During this time of isolation, Rabbi Ginsburgh has begun to teach a short audio lesson daily. In this first lesson, on the day of passing of Rebbe Elimelech of Lizhensk, we will learn a short teaching from Rebbe Elimelech’s book, ‘Noam Elimelech’ on the very pertinent topic of drawing down God’s healing by praising Him in general and in particular, learning His Torah.
The 169th Day of the Year
Today is the 21st of Adar, the day of passing of Rebbe Elimelech of Lizhensk, may his merit protect us and all of Israel. What is special about this day is that in a regular year, like this year, it is the 169th day of the year, which is 13 squared. This is a special segulah for awakening great compassion. 13 represents the 13 Attributes of Mercy and when a number is squared it represents inter-inclusion, in which every attribute includes all the attributes in the group. 13 is the numerical value of ahavah (love) and echad (one). In 169 it is squared and inter-included. So today is the complete inter-inclusion of all the mercy and all the love.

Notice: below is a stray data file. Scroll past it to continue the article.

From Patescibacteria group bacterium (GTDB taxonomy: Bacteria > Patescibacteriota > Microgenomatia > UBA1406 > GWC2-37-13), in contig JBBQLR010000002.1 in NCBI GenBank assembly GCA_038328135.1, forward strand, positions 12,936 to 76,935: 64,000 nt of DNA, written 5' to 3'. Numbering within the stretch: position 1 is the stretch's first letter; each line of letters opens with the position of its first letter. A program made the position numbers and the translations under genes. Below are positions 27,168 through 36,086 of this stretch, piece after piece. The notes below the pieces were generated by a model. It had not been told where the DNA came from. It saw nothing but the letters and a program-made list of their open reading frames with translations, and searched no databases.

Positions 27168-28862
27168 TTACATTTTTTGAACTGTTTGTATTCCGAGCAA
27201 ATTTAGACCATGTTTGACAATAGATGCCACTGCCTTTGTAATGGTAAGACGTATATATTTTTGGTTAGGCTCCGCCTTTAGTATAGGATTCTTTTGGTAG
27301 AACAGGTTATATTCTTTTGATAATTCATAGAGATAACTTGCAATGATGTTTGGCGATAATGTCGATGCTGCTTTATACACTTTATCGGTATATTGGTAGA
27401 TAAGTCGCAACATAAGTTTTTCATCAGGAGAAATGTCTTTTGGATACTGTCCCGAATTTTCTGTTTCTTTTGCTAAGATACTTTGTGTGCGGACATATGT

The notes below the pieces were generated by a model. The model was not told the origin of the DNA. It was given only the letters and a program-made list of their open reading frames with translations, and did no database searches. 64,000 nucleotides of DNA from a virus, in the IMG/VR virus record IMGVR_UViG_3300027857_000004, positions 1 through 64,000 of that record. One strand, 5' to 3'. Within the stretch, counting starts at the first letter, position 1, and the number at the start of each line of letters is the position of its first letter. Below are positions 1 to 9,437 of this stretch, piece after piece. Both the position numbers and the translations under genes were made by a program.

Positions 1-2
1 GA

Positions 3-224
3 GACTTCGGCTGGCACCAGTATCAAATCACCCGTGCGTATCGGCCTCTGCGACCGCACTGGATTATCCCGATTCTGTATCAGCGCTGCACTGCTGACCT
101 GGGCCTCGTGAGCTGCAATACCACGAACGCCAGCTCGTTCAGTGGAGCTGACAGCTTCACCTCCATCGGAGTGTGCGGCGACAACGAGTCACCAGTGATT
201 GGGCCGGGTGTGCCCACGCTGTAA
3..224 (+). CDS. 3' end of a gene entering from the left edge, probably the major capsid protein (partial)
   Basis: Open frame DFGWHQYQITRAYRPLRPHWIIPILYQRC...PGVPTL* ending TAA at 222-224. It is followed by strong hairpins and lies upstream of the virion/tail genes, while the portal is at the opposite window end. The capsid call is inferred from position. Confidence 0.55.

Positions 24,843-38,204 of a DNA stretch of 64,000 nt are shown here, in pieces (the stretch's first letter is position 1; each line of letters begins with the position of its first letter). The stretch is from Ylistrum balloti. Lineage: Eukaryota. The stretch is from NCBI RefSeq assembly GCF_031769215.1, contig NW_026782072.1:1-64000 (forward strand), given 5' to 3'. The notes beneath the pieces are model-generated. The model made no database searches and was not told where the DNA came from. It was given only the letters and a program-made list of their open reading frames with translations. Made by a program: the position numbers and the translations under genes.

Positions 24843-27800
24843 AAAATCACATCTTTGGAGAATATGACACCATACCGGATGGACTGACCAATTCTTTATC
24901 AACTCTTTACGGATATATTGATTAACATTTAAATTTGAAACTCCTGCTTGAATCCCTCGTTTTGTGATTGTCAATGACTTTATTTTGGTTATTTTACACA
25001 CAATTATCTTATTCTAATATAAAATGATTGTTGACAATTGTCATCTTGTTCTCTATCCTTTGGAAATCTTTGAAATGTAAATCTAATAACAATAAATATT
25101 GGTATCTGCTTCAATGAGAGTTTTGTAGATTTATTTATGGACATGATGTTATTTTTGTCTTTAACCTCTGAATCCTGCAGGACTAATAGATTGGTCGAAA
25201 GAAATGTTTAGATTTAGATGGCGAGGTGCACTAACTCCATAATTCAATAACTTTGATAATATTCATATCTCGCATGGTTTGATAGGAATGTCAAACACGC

There are a number of important words that equal 169. For our discussion, the most important word is te’amim (cantillation notes). The Torah is written with Tanto: Te’amim (cantillation notes), nekudot (vowel symbols) tagin (scribal crowns) otiot (letters). These four parts of the Torah parallel the letters of God’s essential Name, Havayah. The highest level, corresponding to the yud of Havayah, are the cantillation notes, which are the song of the Torah, “Write for you this song, teach it to the Children of Israel, put it in their mouths.” It is written that Mashiach will come to reveal the te’amim of the Torah, which are both the inner reasons (te’amim in Hebrew) for the commandments and the song of the Torah, as well. The entire Torah is a song, which is connected to Rebbe Elimelech’s teaching that we are about to learn. The Ba’alei Hamesorah say that there are 13 main cantillation notes. This dovetails with the allusion that the word te’amim equals 169, 13 squared.